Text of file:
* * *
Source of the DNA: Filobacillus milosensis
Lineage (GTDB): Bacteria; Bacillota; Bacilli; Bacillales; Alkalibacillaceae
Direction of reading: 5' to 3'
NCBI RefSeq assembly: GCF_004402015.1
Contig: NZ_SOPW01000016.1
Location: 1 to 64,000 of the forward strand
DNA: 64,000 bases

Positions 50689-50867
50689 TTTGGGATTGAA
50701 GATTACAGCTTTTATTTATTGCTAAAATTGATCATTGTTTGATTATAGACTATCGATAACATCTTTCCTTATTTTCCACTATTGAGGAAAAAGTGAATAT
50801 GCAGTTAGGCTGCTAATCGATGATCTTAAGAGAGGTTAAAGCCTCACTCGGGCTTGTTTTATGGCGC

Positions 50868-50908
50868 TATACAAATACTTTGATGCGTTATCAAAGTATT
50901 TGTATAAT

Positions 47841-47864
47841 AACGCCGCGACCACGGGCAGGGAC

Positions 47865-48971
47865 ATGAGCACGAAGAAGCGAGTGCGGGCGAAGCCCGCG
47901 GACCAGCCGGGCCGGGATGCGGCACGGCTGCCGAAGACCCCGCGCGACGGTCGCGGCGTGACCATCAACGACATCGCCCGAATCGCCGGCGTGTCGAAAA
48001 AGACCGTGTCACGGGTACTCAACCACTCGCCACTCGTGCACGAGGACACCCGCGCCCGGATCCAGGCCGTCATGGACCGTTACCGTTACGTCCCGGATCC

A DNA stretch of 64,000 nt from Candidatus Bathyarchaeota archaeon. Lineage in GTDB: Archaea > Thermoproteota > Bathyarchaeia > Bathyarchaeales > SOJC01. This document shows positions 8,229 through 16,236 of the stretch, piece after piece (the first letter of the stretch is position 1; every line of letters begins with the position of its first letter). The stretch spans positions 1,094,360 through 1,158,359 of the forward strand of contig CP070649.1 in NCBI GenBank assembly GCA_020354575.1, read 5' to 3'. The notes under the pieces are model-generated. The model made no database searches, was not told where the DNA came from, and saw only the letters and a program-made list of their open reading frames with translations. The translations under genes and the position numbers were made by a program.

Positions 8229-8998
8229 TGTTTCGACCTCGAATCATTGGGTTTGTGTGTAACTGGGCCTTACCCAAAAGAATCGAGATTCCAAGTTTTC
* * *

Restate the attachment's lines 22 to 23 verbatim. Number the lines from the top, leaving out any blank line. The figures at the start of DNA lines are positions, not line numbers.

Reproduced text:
Positions 8229-8998
8229 TGTTTCGACCTCGAATCATTGGGTTTGTGTGTAACTGGGCCTTACCCAAAAGAATCGAGATTCCAAGTTTTC